# Circles, Angles, Triangles, and Transformations

## Circles

**Circle**: a set of points in a plane that are the same distance from a point called the center**Chord**:A chord may or may not go through the center of a circle

**Diameter**:Longest chord of a circle

**Radius**: a line segment joining the center of a circle to any point on the circleTwo radii (plural of radius) end-to-end form a diameter

The length of the diameter is twice the length of the radius

**Circumference**: the distance around or “perimeter” of a circleCircumference approximately equals 3 * diameter or 6 * radius

### Example

If the radius of a circle is 5 inches, how long is the diameter?

The diameter of a circle is twice the diameter, so 2 * 5 inches = 10 inches.

## Angles

An angle is made up of two rays that share a vertex. Intersecting lines and line segments can also form angles.

Angles are measured in degrees (°). An angle that is open wider has a greater number of degrees. (For example, in the picture, the angle on the right has a greater number of degrees.)

A degree is 1/360 of a rotation of a full circle. There are 360° in a circle.

Types of angles: right, acute, obtuse, straight

A right angle measures exactly 90°.

An acute angle measures greater than 0° but less than 90°.

An obtuse angle measures greater than 90° but less than 180°.

A straight angle measures exactly 180°.

You should be able to roughly tell the different types of angles just by looking at them.

### Example

Angle C is the sum of angles A and B. Angle A is 72° and angle C is 162°. What is the measure of angle B and what type of angle is it?

We can write an equation for this problem.

A + B = C

Then we can plug in values.

72° + B = 162°

B = 90°

Since the measure of angle B is equal to 90°, it is a right angle.

## Triangles

**Congruent**: this word means that two things are the same; for example, two side lengths, two angles, two shapes

Congruent sides are marked with the same number of hatch marks on each congruent side.

**IM****PORTANT:**

The sum of the interior angles of a triangle always adds up to 180°.

**Classification of triangles:**

- By angles:

A right triangle has one right angle

An obtuse triangle has one obtuse angle

An acute triangle has three acute angles

- By side length:

A scalene triangle has no congruent sides

An isosceles triangle has at least two congruent sides

An equilateral triangle is a type of isosceles triangle that has 3 congruent sides and angles, and each angle measures 60°

### Example

Categorize the triangle on the left.

By sides: It is an isosceles triangle because there are two congruent sides (we know because of the hatch marks).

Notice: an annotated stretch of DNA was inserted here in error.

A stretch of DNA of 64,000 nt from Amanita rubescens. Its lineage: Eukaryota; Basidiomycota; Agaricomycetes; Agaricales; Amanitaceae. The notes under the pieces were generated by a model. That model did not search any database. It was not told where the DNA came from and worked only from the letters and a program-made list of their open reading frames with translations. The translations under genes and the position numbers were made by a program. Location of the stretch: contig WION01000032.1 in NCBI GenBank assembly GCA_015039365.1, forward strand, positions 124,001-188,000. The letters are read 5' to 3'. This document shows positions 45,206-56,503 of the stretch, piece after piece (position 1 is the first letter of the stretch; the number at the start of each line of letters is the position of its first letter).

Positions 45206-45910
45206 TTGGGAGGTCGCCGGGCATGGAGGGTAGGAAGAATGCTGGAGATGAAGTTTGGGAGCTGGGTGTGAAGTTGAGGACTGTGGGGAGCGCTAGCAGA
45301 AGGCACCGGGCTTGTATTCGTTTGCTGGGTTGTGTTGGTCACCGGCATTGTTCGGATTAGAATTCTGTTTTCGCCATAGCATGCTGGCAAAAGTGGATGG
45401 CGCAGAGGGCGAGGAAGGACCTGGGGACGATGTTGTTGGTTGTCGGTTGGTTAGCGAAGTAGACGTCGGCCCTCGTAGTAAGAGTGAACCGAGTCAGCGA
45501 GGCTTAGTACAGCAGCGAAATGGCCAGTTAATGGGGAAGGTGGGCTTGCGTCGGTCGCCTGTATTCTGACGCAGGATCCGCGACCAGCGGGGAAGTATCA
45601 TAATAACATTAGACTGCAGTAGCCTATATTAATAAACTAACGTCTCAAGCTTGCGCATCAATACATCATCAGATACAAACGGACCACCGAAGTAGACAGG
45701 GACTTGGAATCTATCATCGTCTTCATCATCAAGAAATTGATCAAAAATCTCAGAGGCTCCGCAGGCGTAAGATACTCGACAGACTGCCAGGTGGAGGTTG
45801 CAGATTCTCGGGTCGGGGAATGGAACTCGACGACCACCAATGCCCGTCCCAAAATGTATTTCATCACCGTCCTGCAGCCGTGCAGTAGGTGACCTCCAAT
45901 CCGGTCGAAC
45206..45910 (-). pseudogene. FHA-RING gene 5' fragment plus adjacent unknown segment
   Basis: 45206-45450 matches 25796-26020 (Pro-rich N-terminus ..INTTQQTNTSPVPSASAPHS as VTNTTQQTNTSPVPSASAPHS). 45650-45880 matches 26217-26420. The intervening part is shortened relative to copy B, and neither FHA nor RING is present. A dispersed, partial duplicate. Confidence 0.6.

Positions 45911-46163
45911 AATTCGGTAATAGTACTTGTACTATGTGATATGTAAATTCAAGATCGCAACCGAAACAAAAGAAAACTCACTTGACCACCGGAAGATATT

By angles: All the angles are less than 90°, so it is an acute triangle.

The triangle is an acute isosceles triangle.

### Example 2

What is the measure of angle C in the triangle on the right?

We know that the sum of the interior angles of a triangle is 180°. Since we know two of the angles, we can write an equation.

30° + 37° + C = 180°, so C = 113°.

## Transformations

A transformation of a figure changes the size, shape, or position of the figure to a new figure.

Congruent figures have the same size and shape and the orientation of shapes doesn't affect whether or not they're congruent.

**Types of transformations:**

A

**translation**(shift) is a transformation in which every point on the shape is moved the same distance in the same direction.A

**reflection**(flip) is a transformation in which the shape is reflected over the line of reflection. All corresponding points in the original and new images are the same distance from the line of reflection.A

**rotation**(spin) is a transformation in which the shape is rotated about a point called the center of rotation. The center of rotation may or may not be on the original image.

The resulting figure of a translation, reflection, or rotation is always congruent to the original figure.

## Quiz

## Sources Used and Helpful Links

https://www.khanacademy.org/math/basic-geo/basic-geo-angle/angle-intro/a/angle-basics-review?modal=1

https://www.aplustopper.com/different-types-of-angles/

https://www.onlinemathlearning.com/types-of-triangles.html

https://www.tes.com/lessons/u-U_Nfhwv3RsTA/transformations-translations-reflections-rotations

https://www.wyzant.com/resources/lessons/math/geometry/lines_and_angles/introduction_to_angles

http://www.doe.virginia.gov/testing/sol/standards_docs/mathematics/2016/cf/grade5math-cf.pdf